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According to a recent study, there is a link between excessive social media use and various psychiatric disorders. The study, published in 2023, revealed a strong correlation between social media usage with anxiety and other psychological disorders such as depression, insomnia, and stress.

With alarming stats like these unearthed in recent years, it shouldn’t come as a surprise that there are calls for regulations surrounding social media use in adolescents and young adults. In the U.S., the U.S. General Surgeon Dr. Vivek Murthy is pushing for a mental health warning label on social media platforms. He hopes that a social media warning label about how these platforms can damage an adolescent’s mental health will help advise and regularly remind parents of the dangers. However, Dr. Murthy requires the support and approval of Congress to implement these labels. 

Among the U.S. public, who is most likely to support and oppose this idea? Let’s have a look:

Public Reaction

The Pew Research Center estimates that up to 95% of youth aged between 13-17 use a social media platform. A shocking third state they use social media almost constantly, opening the door to mental health concerns. 

It also doesn’t help that consumer trust in teen safety on social media remains low. This is especially true considering recent lawsuits against Meta that cite the platform as targeting children and teens with features that are addictive and known to negatively impact mental health. 

Given these growing concerns, the majority of Americans lean toward supporting the Surgeon General’s warning label (57%), while only a small percentage strongly oppose the proposal (12%).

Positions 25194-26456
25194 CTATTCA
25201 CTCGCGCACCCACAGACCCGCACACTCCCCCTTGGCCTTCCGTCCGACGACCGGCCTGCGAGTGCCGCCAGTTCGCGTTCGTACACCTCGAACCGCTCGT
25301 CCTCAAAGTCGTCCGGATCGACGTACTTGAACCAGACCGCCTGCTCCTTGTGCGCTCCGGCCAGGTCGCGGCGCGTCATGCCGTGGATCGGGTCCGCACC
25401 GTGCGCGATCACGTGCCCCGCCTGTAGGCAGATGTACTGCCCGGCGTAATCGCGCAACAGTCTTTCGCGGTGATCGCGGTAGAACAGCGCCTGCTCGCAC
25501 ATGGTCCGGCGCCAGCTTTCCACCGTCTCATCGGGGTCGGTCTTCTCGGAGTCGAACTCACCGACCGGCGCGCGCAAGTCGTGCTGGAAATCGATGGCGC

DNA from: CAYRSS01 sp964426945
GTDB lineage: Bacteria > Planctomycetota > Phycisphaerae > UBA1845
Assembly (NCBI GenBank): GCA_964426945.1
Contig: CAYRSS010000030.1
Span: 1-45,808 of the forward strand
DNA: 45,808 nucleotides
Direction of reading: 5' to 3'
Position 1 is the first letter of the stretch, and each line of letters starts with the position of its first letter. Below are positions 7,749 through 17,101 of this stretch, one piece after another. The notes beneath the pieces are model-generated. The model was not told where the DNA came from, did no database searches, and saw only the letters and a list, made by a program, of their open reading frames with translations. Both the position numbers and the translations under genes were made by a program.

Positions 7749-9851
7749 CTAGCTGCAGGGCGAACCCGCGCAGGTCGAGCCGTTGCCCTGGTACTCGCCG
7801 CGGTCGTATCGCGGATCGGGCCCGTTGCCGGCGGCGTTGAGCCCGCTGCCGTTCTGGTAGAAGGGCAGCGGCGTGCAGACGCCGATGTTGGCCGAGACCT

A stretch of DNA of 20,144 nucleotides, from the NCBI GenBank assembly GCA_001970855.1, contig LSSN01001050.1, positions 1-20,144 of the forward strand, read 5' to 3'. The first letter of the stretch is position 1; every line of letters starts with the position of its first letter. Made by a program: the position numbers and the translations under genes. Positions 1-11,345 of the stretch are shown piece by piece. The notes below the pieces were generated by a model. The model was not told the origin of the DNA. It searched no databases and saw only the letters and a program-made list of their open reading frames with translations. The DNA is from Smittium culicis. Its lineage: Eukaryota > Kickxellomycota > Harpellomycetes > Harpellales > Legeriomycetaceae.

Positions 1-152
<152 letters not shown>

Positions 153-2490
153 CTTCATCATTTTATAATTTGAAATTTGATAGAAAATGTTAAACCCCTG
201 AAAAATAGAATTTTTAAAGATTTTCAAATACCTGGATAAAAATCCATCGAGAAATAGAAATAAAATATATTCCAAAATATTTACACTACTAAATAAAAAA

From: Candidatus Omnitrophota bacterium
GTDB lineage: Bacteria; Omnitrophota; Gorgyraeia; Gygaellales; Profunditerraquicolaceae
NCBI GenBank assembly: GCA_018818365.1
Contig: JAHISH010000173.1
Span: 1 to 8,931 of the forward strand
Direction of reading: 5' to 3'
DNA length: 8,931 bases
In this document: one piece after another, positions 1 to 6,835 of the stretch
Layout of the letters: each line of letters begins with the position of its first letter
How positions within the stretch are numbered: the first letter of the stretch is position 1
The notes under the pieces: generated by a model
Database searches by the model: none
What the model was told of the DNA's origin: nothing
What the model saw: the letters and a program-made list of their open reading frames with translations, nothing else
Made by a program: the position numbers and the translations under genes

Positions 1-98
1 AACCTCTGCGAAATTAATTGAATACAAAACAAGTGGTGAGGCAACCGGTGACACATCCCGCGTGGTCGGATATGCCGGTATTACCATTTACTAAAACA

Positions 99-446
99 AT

Cast Your Vote: Do you support or oppose warning labels for social media?

Politics Play a Role

Interestingly, those who post about politics on social media ‘very’ frequently are far more likely than others to ‘strongly’ support adding warning labels to social media platforms. Democrats (63%) are more likely than Republicans (54%) to support social media platform warning labels, with Independents or Americans of other political affiliations being the most likely to feel neutral or oppose the idea (57%). 

How Social Media Users View the Impact On Their Mental Health

Based on public sentiment, it seems more individuals are for implementing social media warning labels than against it, but many remain undecided. However, what do social media users feel? Are social media sites hurting or helping their mental health? Overall, CivicScience uncovered that most social media users don’t find these platforms to help their mental health significantly. Let’s have a look at the key stats: 

  • Pinterest users are far more likely to say that the platform is beneficial to their mental health than other social media platform users. Twenty-four percent find Pinterest to help their mental health significantly, with 43% saying it helps somewhat.
  • TikTok seems to be the social platform that harms mental health the most, according to users, with 34% stating it significantly affects their mental health status. In contrast, only 14% find it to be a positive influence on their mental health. 
  • X (Twitter) also seems to do more harm than good, with 31% stating it hurts their mental health quite a bit and only 11% saying it helps a lot. 

Take Our Poll: Have you felt negative impacts on your mental health from social media use?

Warning labels on alcohol and tobacco products have been powerful tools in the past to help protect the health of U.S. citizens. So, it’s not too far-fetched to believe that using warning labels on social media can help positively protect the mental health of adolescents and youths. 

The U.S. General Surgeon is not alone in his thinking, and his proposal seems to be gaining traction, with most believing it would be beneficial – or at the very least, somewhat beneficial.